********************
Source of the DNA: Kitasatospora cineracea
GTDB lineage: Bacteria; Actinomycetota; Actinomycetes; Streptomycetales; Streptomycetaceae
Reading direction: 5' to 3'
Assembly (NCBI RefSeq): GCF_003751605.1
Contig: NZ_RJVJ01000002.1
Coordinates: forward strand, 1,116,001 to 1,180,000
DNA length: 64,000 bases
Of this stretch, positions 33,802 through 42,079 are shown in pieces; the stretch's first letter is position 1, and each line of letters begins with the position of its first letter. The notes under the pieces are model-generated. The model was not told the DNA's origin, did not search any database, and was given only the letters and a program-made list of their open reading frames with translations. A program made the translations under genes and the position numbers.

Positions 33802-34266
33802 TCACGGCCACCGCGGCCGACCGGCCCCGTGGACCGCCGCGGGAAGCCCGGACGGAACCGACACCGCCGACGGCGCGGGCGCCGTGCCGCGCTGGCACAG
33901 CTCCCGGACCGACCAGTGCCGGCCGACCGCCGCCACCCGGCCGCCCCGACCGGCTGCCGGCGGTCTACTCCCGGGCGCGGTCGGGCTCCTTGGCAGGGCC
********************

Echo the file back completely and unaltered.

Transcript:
Source of the DNA: Kitasatospora cineracea
GTDB lineage: Bacteria; Actinomycetota; Actinomycetes; Streptomycetales; Streptomycetaceae
Reading direction: 5' to 3'
Assembly (NCBI RefSeq): GCF_003751605.1
Contig: NZ_RJVJ01000002.1
Coordinates: forward strand, 1,116,001 to 1,180,000
DNA length: 64,000 bases
Of this stretch, positions 33,802 through 42,079 are shown in pieces; the stretch's first letter is position 1, and each line of letters begins with the position of its first letter. The notes under the pieces are model-generated. The model was not told the DNA's origin, did not search any database, and was given only the letters and a program-made list of their open reading frames with translations. A program made the translations under genes and the position numbers.

Positions 33802-34266
33802 TCACGGCCACCGCGGCCGACCGGCCCCGTGGACCGCCGCGGGAAGCCCGGACGGAACCGACACCGCCGACGGCGCGGGCGCCGTGCCGCGCTGGCACAG
33901 CTCCCGGACCGACCAGTGCCGGCCGACCGCCGCCACCCGGCCGCCCCGACCGGCTGCCGGCGGTCTACTCCCGGGCGCGGTCGGGCTCCTTGGCAGGGCC